Unsung Heroes

I was going to write exclusively about the Grand National in this week’s blog but, frankly, the subject has been done to death and I have, many times over the last year, stated my views on the race.

Nothing that happened this last weekend has made me change my views, indeed it has merely served to strengthen my opinion.

It gives me no pleasure to say this but this year’s renewal, apart from the near dead heat, panned out more or less as I expected. I had even predicted Synchronised’s fate to one or two friend before the contest.

The only other comment I would make is “Racing PLC” really does need to sort out it’s PR, circling the wagons, making crass statements about people not having to watch the race if they don’t like it and simply concentrating on portraying Animal Aid and their ilk as extremists is all counterproductive.

Yes, Animal Aid are idiotic extremists and should be exposed as such, but racing seems to use that approach as its main defence and it is not good enough. It should also be acknowledged that Animal Aid has a far superior PR setup than racing.

Anyway on to the main theme of this week’s epistle and I want to pay tribute to some of racings unsung heroes, the paramedics.

We all know the risks to horses and riders in our sport, especially in National Hunt racing. I think I read somewhere that a jump jockey can expect to fall every one in ten rides.

Most of the time they are quickly on their feet and bouncing back, occasionally the falls are more serious.

In recent weeks we have seen horrific falls for Philipa Tutty, Noel Fehily and Nathan Cook and it is the paramedics who look after and assess them.

When I was younger all ambulance crews did was “scoop and deliver”, now they are highly trained and, frankly, in emergency situations they are better equipped to deal with the situation that most doctors.

Theirs is a role which often goes unnoticed, yet when Nathan Cook had his terrible fall at Ffos Las, if you didn’t see it, he was unseated whilst leading only to have the eventual winner trample on his head as he was on the ground.

The paramedics were there almost immediately and were still treating him on the ground almost half an hour later, when an air ambulance arrived. The air ambulance crew then also treated and assessed him for some considerable time before eventually flying him to hospital.

There is no doubt their quick intervention meant he received prompt treatment but they also ensured he was quickly immobilised preventing any further injury.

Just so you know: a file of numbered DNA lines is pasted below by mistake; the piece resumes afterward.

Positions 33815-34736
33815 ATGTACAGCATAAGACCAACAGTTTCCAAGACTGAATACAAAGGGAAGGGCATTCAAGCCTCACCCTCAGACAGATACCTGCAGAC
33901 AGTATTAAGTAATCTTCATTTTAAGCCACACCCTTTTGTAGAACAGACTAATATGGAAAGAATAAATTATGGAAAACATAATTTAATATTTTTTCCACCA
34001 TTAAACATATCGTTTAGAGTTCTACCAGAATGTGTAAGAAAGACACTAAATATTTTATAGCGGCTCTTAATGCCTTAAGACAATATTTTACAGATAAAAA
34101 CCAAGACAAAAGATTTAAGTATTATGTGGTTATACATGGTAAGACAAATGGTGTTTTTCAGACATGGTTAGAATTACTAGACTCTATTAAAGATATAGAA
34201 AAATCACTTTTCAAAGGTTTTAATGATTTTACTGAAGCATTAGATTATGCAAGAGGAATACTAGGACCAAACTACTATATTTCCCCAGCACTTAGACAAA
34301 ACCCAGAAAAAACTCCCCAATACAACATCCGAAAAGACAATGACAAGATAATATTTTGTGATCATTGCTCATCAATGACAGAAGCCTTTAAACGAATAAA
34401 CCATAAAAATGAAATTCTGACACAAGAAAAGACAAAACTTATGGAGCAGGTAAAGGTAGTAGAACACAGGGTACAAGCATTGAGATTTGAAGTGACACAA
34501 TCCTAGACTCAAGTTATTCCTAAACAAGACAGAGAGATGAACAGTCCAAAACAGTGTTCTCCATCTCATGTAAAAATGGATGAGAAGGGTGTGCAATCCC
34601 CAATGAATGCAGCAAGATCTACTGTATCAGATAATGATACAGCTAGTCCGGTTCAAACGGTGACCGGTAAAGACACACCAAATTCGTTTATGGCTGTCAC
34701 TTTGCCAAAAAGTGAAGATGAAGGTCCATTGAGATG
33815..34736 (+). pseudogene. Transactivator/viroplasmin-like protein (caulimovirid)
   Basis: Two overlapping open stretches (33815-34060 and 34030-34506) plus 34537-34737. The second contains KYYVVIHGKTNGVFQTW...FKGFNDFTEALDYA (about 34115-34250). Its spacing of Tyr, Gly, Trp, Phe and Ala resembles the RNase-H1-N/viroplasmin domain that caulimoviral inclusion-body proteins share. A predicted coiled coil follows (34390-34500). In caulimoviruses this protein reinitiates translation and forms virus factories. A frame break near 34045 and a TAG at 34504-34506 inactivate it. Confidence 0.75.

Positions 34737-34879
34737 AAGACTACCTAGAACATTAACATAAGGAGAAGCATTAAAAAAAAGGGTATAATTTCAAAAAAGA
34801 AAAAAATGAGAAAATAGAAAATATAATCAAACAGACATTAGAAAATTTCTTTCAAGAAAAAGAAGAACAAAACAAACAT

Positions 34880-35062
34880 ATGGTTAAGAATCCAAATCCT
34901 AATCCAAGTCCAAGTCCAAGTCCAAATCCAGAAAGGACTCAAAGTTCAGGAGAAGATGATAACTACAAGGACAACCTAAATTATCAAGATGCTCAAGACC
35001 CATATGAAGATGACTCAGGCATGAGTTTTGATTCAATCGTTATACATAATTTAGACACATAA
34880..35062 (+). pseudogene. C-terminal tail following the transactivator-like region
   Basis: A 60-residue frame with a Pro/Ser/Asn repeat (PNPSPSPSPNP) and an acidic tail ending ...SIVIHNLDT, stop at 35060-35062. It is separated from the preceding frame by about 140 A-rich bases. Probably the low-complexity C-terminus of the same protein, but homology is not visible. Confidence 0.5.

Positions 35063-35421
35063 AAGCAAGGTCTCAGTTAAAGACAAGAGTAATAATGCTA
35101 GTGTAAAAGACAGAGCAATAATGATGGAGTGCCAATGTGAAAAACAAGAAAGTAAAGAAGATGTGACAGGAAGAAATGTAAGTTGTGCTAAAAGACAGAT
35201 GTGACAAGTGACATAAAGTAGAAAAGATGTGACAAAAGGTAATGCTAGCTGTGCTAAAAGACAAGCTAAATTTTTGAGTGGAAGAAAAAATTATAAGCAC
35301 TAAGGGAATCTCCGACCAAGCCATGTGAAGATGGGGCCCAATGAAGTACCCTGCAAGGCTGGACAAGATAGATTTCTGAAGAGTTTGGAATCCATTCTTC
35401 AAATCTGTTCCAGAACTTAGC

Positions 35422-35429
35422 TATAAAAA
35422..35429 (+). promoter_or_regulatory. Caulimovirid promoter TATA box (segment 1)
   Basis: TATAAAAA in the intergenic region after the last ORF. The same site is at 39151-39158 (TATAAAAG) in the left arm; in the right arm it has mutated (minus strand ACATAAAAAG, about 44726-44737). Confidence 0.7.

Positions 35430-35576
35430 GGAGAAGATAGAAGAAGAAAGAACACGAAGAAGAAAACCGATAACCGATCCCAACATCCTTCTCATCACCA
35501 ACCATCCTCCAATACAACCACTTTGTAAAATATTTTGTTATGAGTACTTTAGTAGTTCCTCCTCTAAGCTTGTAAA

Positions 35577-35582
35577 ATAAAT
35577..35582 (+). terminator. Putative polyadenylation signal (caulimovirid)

Luckily Cook only suffered concussion and he was released from hospital later that day and he expects to be back at work later this week.

There are plenty of television programs like Helicopter Heroes and Emergency Bikers which show paramedics at work but, by their very nature, they only show part of the story.

Yesterday evening I had the fortune or, maybe – depending on how you look at it, the misfortune of experiencing their work first hand and I have nothing but praise for them.

It was 18:45, dinner was in the oven and I was about to serve it up, and I was sitting at my computer when I got this terrible pain in my chest, which then spread up my neck.

Thinking nothing of it I tried to “walk it off” – even getting dinner out of the oven ready to serve.

As I sat down to eat dinner the pain was not easing and I realised it was possibly a case of “Houston, we have a problem.”

Impressively, within four minutes there was a paramedic car parked on the drive.

The paramedic walked into the front room carrying more kit than a Nepalese Sherpa on an Everest climb and within a few minutes there was enough equipment set up to rival an intensive care unit.

All the time he was reassuring, whilst at the same time he was trying to get me to “relax” which was much easier said than done coming from my position.

Before I knew it he was attacking my chest with a razor and I was soon attached to a heart monitor which, thankfully, showed I wasn’t imminently about to shuffle of this mortal coil, which was actually quite a relief.

Despite the “good” heart trace he still insisted I chew the most foul tasting aspirin ever made.     

More tests followed and he was soon joined by two more paramedics, all of whom were thorough but, all the time reassuring.

By now the pain had gone and I actually felt a bit of a time waster but they still wanted me to go to hospital to be checked out.

Even when I was on board the ambulance it wasn’t just a case of taking me to hospital. They probably spent another 20 minutes doing more tests and traces and even sprayed some stuff under my tongue which was, at least, much better tasting than the aspirin.

By this time I was relaxed and even cracking jokes with the duo, in between apologising for having them called out and them telling me off for apologising.

That I was relaxed was wholly down to the paramedics and their manner and approach, they certainly showed to me they are the ones to have around when you need help.

Something, I’m sure, many of our jockeys (and of course stable staff who take falls on the gallops) well appreciate.

(By dint of the fact I am writing this some 21 hours later it’s obvious I’m still here. After a thorough “going over” at the hospital they believe the pain was the result of the infection I’ve had for the past six weeks. I was back home, finally eating some dinner, just before two this morning)   

       


  

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